Hard to believe how time has flown, but the16th DG annual photo contest has begun! Find the details here. Best wishes to all the entrants!!!

Oh no, tell me this isn't oleander?!

Tucson, AZ

When we first moved into our house in March, here in Tucson, AZ everything in the yard was dead. There were these 4 bushes out back that looked like tumbleweeds. I seriously thought they were. When I turned on my drip system, I noticed greenery coming out from under the brown dead leaves. I worked really hard taking out and cutting back everything dead. Now I have 4 very healthy looking bushes and the real surprise came these past 2 weeks when they bloomed! It is hard to grow things out here in AZ and these seem to flourish on little to no water or maintanance. However, they do look a lot like oleander. I have 2 small kids and a dog. Now, I'm afraid I'll need to rip them out. Are these in fact, oleander? Would you keep them around with small kids and a dog?

Thumbnail by growingup
Grapeville, PA(Zone 6a)

That looks an awful lot like oleander to me...maybe post it in the plant id section to make certain. I have a friend that lives in Phoenix and she had it growing at their new home and had to rip it out. So apparently it will thrive out there. As the mom of a small child and dog, I would say its on its way out.

Sydney, Australia

Yes it looks like one and in fact they are very common and very tough...I know they are poisonous but then so are about 60% of the things we grow in our gardens...even rhubarb leaves are poisonous just look it up somewhere ...yes some more than others...if your children or dogs are going to chew on them get rid of them ...and maybe check out other things as well...good luck:)

Dublin, CA(Zone 9a)

Yep, definitely oleander.

Tuscaloosa, AL(Zone 7b)

Yes, rip them out. While it is true that many plants have poisonous parts, for some reason oleander is very attractive to children. Several years ago in Los Angeles County, two small children -- I think they were about 5 and 7 -- died from eating oleander leaves. The county coroner kept saying that there had never been a fatality with oleander leaves, but finally concluded that the leaves had, in fact, killed the children.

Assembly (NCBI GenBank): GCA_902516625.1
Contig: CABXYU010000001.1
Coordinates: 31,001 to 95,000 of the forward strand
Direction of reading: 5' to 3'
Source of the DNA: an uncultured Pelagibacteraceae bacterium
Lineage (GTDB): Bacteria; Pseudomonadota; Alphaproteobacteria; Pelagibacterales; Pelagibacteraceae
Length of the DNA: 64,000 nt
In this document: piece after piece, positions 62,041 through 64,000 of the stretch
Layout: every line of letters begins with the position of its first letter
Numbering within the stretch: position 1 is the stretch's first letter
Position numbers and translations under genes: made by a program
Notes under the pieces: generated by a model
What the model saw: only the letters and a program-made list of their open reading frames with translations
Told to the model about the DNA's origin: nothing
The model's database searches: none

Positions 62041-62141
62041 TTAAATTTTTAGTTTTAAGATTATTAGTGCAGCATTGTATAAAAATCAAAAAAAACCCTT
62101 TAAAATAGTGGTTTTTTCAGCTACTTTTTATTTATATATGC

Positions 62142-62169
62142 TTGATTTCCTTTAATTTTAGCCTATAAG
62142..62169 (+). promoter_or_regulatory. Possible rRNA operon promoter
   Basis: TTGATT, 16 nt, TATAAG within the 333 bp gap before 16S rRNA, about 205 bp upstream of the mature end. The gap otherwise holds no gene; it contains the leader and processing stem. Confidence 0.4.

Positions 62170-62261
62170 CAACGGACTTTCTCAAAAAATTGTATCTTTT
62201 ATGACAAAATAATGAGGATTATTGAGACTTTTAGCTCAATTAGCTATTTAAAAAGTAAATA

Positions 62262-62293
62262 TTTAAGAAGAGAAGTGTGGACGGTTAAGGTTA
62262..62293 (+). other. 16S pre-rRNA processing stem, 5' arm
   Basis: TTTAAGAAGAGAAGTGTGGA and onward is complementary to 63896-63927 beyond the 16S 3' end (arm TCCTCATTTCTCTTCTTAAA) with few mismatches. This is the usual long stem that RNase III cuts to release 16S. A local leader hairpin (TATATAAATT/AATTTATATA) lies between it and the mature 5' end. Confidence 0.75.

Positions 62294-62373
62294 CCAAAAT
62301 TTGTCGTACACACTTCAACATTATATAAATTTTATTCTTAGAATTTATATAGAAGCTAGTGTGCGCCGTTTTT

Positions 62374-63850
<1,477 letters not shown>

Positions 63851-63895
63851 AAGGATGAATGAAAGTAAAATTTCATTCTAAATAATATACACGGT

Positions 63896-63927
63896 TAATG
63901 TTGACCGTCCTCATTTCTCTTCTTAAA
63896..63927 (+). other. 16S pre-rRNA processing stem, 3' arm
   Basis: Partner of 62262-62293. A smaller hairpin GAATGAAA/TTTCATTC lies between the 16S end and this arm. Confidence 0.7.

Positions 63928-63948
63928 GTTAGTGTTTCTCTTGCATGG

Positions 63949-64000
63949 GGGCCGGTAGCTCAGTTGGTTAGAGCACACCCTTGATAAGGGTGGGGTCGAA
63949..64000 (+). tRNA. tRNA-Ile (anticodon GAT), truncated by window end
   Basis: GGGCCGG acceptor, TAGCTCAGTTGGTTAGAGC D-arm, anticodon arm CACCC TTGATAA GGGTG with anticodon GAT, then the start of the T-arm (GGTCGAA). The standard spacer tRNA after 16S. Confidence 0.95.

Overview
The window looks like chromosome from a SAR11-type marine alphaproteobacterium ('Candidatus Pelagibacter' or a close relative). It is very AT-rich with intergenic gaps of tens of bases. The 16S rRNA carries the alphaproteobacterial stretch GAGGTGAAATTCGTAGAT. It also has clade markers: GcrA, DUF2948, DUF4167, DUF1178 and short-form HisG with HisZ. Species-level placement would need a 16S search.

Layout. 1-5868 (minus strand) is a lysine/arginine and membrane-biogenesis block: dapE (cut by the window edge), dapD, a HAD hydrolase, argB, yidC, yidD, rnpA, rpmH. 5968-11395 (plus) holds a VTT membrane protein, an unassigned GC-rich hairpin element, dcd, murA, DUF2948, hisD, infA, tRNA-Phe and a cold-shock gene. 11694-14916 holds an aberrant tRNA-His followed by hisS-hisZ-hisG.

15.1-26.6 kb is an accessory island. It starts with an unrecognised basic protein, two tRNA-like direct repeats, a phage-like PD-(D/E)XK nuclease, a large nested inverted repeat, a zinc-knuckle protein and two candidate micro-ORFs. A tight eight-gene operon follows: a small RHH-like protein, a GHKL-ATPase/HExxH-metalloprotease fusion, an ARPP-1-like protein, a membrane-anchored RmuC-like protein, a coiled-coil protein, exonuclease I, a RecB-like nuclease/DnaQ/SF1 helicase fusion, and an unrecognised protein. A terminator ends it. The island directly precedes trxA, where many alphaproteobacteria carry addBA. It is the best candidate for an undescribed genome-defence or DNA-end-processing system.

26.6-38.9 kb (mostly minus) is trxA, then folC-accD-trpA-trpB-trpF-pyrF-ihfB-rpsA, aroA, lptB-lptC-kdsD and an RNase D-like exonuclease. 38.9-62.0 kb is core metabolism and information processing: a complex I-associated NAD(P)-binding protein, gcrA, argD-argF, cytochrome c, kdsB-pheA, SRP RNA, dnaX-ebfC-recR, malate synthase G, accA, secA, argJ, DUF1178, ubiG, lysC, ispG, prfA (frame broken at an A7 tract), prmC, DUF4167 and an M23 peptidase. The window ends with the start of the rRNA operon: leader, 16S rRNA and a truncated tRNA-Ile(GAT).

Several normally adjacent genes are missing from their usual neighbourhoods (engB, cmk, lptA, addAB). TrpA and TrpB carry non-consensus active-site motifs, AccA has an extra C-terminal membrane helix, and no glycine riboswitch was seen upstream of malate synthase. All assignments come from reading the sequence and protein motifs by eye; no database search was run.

When I was living in Phoenix there was an article in the paper about oleander. Another thing they mentioned was that if the leaves, twigs or the juice from the leaves gets in a child's eye, it can cause blindness. We were living in a rented house so could not rip the oleanders out, but we always made sure that the 3-year-old was never allowed in the front yard unsupervised. Another plant to watch out for is castor bean -- ingestion of one or two beans can kill a small child. Again, these are very attractive to children as they like to play with the beans. When I was growing up, I remember that occasionally there would be a fatality with them.

Tucson, AZ

Oh geez. Well, while I love that they are so hearty and how much love I gave them to nurse them back to health, I am looking forward to replacing them with something new and exciting. I need to look up that bean you are talking about. I want to make sure I don't have that growing anywhere either. Might as well rip out the oleander before it gets too big. Anyone have great tips for that?

Tuscaloosa, AL(Zone 7b)

Getting them out will not be easy as you'll have to get the roots, too. Oleanders are so hardy they are planted as traffic dividers along the center of highways in CA.

Here's a link to the castor bean: http://davesgarden.com/pf/adv_search.php?searcher%5Bcommon%5D=castor+bean&searcher%5Bfamily%5D=&searcher%5Bgenus%5D=&searcher%5Bspecies%5D=&searcher%5Bcultivar%5D=&searcher%5Bhybridizer%5D=&search_prefs%5Bsort_by%5D=rating&images_prefs=both&Search=Search

You are probably in Zone 8a and there are tons of possibilties for that zone.

Here's a link to the National Gardening Association list for zone 8 (591 plants): http://www.garden.org/plantfinder/index.php?keyword=&sort=common&type=&hardiness=8&moisture=&light=&heightRange=&shape=&soil_condition=&q=search&search.x=74&search.y=7

My personal favorite when I lived in Phoenix was the Desert Willow or Orchid of the Desert. It's used as a street tree there, low maintenance, blooms nearly year round. Absolutely gorgeous.


Tucson, AZ

Karen, how sweet of you to provide me such great links. Thank you.

Tuscaloosa, AL(Zone 7b)

You're welcome. Happy gardening in your new home!


Post a Reply to this Thread

Please or sign up to post.